Business Law, Estate Planning, Probate & Estate Administration

Do you know how to sign your name?

When signing a document on behalf of someone else or an entity, make sure you sign in that capacity – As an Agent.  The list is not an exhaustive list of roles agents can hold , but these examples can help you sign in any agency capacity.

How to Sign your name

How to sign as an Attorney-in-fact

Your loved ones go through the steps to get a Power of Attorney and Healthcare Power of Attorney to make sure everything is taken care of. They name you as their attorney-in-fact and you will take care of them to the best of your ability. You have the document and the time comes when you need to use it. They go to the hospital and need your assistance. The hospital gives you a stack of documents to sign. You sign. Did you sign correctly? Did you make yourself personally liable for the hospital bills by signing your name? When singing as an attorney-in-fact it is best to sign "Dorothy Doe, by John Smith under Power of Attorney" or "John Smith, attorney-in-fact for Dorothy Doe."

Takeaway: When singing as an attorney-in-fact it is best to sign "Dorothy Doe, by Your Name under Power of Attorney" or "Your Name, attorney-in-fact for Dorothy Doe."

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How to sign as a Manager or Owner of a LLC or Corporation

Business owners risk eliminating the primary reason -- limited liability -- for using this company structure by signing legal documents incorrectly. You must make it clear that you signed documents and agreements for the company, not yourself personally. The contract language should clearly specify that the agreement is between the other parties and the business entity, not you personally. When you sign the agreement, use your name and appropriate title within the organization. This establishes that you're signing on behalf of the company, not as an individual.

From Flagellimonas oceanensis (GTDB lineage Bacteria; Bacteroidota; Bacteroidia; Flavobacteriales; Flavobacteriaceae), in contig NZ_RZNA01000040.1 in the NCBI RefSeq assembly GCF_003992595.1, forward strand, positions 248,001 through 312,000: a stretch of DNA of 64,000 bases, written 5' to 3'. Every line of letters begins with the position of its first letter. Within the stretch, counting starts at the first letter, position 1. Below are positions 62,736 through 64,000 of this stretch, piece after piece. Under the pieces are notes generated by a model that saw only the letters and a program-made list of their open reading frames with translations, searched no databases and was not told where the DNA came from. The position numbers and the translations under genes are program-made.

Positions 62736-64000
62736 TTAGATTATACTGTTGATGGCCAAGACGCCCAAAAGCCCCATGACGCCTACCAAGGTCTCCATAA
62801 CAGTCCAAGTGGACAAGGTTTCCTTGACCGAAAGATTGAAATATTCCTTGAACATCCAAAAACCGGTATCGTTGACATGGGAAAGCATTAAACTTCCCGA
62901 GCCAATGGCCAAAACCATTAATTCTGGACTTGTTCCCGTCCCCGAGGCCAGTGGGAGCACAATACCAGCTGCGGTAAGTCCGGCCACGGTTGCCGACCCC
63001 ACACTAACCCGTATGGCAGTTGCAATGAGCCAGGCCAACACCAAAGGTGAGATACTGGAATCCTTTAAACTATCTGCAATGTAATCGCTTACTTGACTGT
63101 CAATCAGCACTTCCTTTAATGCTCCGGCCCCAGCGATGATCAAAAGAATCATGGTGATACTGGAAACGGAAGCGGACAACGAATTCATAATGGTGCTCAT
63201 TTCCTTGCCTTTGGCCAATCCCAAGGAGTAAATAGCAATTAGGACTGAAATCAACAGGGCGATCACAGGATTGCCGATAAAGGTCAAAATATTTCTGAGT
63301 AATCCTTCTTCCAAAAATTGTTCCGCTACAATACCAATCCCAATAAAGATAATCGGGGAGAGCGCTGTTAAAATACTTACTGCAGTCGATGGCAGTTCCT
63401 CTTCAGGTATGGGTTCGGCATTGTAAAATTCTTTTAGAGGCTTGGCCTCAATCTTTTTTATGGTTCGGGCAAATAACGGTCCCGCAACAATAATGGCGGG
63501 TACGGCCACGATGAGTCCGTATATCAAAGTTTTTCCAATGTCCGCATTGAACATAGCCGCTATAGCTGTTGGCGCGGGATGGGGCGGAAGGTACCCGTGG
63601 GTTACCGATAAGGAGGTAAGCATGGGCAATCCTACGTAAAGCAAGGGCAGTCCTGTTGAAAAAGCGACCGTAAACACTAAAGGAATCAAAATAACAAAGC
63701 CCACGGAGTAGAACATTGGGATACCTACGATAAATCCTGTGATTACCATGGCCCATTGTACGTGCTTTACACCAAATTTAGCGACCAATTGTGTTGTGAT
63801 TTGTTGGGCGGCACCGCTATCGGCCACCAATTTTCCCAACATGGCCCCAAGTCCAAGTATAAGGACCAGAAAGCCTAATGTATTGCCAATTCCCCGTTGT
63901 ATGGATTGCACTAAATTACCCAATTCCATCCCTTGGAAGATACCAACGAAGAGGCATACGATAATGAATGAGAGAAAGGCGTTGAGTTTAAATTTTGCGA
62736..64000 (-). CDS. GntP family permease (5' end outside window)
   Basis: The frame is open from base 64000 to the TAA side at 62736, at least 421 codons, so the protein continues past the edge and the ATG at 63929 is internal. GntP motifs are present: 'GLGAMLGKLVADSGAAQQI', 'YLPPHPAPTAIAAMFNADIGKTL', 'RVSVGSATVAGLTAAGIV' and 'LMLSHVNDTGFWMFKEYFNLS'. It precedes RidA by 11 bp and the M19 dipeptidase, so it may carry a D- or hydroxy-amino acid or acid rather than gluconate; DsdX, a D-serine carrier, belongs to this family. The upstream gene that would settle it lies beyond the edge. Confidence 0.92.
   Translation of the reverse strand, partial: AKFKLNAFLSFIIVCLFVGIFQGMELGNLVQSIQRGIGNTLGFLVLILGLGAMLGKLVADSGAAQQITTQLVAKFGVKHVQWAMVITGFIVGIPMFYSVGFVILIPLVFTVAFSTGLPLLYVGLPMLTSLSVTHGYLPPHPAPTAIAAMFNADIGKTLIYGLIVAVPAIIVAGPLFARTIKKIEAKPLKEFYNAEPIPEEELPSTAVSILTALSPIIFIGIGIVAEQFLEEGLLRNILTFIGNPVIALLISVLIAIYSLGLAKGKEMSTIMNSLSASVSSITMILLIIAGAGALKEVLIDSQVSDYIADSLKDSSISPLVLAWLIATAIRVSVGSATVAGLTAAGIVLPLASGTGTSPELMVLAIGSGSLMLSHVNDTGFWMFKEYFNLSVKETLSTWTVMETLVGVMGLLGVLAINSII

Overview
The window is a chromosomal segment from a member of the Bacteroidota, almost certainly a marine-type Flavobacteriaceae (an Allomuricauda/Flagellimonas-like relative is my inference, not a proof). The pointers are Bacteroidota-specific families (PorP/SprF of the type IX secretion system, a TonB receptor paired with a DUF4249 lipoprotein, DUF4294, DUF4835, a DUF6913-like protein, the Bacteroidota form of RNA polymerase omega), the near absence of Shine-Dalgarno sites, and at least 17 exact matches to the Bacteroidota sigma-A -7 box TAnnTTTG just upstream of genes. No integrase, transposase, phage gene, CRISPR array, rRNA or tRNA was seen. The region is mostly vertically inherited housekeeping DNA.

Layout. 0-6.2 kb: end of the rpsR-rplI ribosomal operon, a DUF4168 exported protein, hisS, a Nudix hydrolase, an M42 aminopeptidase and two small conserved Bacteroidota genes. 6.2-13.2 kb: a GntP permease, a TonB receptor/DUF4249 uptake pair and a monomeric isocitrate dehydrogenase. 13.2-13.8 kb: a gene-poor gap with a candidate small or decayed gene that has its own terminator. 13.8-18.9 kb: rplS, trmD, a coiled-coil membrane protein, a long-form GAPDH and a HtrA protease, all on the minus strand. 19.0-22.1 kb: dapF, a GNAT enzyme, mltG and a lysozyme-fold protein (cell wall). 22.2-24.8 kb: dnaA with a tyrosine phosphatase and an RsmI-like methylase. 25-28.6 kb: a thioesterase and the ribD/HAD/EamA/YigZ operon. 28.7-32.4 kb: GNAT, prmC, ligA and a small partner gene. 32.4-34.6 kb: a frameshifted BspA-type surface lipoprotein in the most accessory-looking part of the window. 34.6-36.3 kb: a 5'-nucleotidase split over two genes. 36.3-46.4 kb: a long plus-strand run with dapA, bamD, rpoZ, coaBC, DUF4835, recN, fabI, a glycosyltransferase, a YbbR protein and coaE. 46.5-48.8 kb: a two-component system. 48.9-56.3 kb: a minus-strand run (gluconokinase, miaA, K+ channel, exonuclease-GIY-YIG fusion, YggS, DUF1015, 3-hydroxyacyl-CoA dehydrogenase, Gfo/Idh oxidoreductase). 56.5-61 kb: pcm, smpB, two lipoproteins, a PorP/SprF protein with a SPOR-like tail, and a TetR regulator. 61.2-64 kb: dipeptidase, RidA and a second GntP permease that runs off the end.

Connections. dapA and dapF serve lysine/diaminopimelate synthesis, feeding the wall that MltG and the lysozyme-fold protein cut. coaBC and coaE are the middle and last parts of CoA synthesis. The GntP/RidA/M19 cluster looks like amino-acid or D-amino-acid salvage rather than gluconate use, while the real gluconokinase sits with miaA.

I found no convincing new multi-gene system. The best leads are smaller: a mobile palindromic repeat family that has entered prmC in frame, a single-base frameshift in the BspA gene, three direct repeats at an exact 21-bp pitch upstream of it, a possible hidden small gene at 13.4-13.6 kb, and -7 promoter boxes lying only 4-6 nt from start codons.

Should you sign an agreement with only your name, you risk exposing all of your personal assets to attack if something goes awry with the contract. For example, if you sign simply as "John Smith," you have effectively signed personally. Should a default occur, the other party may sue you personally, not as an officer or owner of the company. If you have assets – house, car, bank accounts – your assets may be at risk if the court determine that you, not the company, had liability for the loss.

The proper signature is “Name, Title, Name of Company.”  For example "Brandon Haubert, Manager, Wilson & Haubert, PLLC." Because companies cannot sign for themselves, this signature identifies the person signing, the title and authority of the person, and the name of the contracting party.

Takeaway: Whenever you sign any document on behalf of the business entity, always sign as “Your Name, Title, the Name of Company.”

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How to sign as a Trustee

When signing anything on behalf of the trust, always sign as “John Smith, Trustee.” By signing as Trustee, you will not be personally liable for that action as long as that action is within the scope of your authority under the trust. If the trustee does not sign as “trustee” and the contract does not specifically exclude liability, then a trustee may be personally liable on contracts entered into in the trustee’s fiduciary capacity.

Takeaway: Whenever you sign any document on behalf of the trust, always sign as “Your Name, Trustee.”

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How to sign as an Personal Representative (Executor or Administrator)

First we need to talk about the different kinds of personal representatives: 1) if there is a Last Will & Testament, then you can be the Executor (male) or Executrix (female); 2) if there is not a Last Will & Testament, then you can be the Administrator (male) or Administratrix (female). I don't like the confusing language, so I tend to call everyone the personal representative because it works whether or not there is a Last Will & Testament and regardless of the gender of the person. It just makes life simpler.

When signing on behalf of the estate the proper signature is "Name, Title with regard to the estate." Depending on the language you want to use or the language the the document appointing you use it could be John Smith, Personal Representative; John Smith, Executor; Jane Smith Executrix; John Smith, Administrator; or Jane Smith, Administratrix.

Takeaway: Whenever you sign any document on behalf of the estate, always sign as “Your Name, Personal Representative.” (Or whatever role you are assigned)

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